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Sunday, 1 July, 2001, 10:21 GMT 11:21 UK
Trimble plays the waiting game
David Trimble resigns
David Trimble resigns after three years as first minister
In the wake of David Trimble's resignation as first minister, BBC NI political correspondent Mark Simpson assesses the mood of the Ulster Unionist leader.

After exactly three years as first minister, David Trimble's patience has finally snapped.

He is known to have a short fuse, and like most Northern Ireland politicians, is not afraid to raise his voice.

What is more, he often gives the impression of a man in a hurry.

On the morning in May when he announced that he intended resigning, he was seen sprinting down a corridor at Stormont in a last-minute rush to inform the Deputy First Minister, Seamus Mallon, about his decision.

So was this a hurried, impetuous decision?


Mark Simspon: "Mr Trimble sees light at the end of the tunnel"

A knee-jerk reaction from a man under pressure? Apparently not.

The decision to resign had in fact been taken two months previously, during a private conversation with a close colleague during a trip to the United States.

Mr Trimble made up his mind there and then that if there was no decommissioning by the end of June, he would leave office.

This, he calculated, would leave the IRA and Sinn Fein with a straight choice - devolution or decommissioning.

Boiling tempers

It may have been a cool and calm decision, but Mr Trimble's mood in recent days has been less than serene.

During last week's negotiations at Hillsborough Castle, he struggled to keep his composure when confronted with questions about the exact implications of his resignation.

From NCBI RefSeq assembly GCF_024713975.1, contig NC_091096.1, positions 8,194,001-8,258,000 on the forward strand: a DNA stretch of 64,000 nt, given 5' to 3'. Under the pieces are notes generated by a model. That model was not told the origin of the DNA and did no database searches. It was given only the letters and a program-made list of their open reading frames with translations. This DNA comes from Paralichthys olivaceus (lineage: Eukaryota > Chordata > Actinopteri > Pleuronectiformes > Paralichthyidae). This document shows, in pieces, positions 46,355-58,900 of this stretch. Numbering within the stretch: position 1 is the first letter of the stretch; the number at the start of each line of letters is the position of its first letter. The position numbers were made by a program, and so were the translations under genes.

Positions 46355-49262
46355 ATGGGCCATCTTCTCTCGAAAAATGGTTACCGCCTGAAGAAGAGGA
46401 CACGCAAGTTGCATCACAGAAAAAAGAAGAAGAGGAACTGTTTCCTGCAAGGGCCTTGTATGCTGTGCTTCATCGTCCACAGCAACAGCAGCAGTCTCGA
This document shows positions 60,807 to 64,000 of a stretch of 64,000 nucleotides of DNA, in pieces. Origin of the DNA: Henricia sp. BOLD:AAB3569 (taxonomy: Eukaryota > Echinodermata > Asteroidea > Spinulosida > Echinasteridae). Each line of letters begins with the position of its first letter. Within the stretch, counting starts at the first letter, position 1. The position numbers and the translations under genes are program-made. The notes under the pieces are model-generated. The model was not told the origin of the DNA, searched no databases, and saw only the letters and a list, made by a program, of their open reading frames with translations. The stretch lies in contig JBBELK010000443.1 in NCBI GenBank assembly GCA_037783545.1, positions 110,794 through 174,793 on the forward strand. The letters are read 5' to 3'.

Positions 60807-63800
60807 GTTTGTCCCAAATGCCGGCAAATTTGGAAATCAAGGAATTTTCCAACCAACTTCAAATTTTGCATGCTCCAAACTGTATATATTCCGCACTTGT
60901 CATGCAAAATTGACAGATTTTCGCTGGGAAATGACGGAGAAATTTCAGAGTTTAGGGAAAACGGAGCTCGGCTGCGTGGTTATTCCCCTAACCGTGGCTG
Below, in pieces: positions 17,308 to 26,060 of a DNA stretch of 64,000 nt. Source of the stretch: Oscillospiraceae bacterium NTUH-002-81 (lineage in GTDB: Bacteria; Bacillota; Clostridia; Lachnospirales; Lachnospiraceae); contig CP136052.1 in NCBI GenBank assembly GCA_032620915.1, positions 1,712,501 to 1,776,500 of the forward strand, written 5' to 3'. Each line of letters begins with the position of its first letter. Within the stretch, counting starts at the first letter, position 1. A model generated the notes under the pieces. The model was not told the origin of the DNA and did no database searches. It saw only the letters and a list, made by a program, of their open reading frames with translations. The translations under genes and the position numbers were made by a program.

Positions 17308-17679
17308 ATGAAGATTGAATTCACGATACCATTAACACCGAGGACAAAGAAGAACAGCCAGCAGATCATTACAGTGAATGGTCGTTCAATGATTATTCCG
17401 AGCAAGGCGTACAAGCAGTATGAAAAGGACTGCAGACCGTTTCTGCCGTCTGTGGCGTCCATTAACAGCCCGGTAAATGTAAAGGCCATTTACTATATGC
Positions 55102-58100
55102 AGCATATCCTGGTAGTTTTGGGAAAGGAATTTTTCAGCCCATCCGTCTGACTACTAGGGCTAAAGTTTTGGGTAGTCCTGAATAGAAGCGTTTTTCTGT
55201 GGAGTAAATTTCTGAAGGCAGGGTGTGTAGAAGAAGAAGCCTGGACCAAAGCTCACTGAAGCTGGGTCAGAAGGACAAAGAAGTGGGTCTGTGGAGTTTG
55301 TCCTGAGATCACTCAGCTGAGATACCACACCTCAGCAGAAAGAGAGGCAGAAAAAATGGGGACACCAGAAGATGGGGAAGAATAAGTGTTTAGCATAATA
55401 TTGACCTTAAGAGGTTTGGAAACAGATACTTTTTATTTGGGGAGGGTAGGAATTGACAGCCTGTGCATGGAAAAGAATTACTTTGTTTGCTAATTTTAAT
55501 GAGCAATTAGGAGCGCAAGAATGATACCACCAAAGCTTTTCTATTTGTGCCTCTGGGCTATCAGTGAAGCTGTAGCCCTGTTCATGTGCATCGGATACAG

His face became redder, the volume in his tone increased and so did the finger-wagging.

He is not the first politician to get hot under the collar during the recent negotiations - and he will not be the last.

The list of politicians who have been grumpy with the media in the past month reads like a 'who's who' of Northern Ireland politics.

Ian Paisley, John Hume, Seamus Mallon, Gerry Adams and Martin McGuinness have all had spats with interviewers.

It is part of everyday life in the world of politics.

For Mr Trimble, being first minister used to be part of everyday life, but not any more.

He was elected to the post on 1 July 1998; he resigned on 1 July 2001.

Light at the end of the tunnel?

It all started three years ago with a smile and a handshake between him and Seamus Mallon on a glorious summer's afternoon.

It ended in darkness at midnight on Saturday.

Mr Trimble still sees a light at the end of the tunnel - the possibility that the IRA will soon start to decommission.

After three years rushing around, he is now sitting back and waiting.

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See also:

08 May 01 | Northern Ireland
Trimble threatens to resign
30 Jun 01 | Northern Ireland
Sir Reg Empey: A profile
28 Jun 01 | Northern Ireland
Arms deadline coincides with political crisis
29 Jun 01 | Northern Ireland
Testing the Trimble power vacuum
28 Jun 01 | Northern Ireland
Blair determined to find NI deal
28 Jun 01 | Northern Ireland
Trimble warns of assembly collapse
24 Jun 01 | Northern Ireland
IRA urged to move on arms
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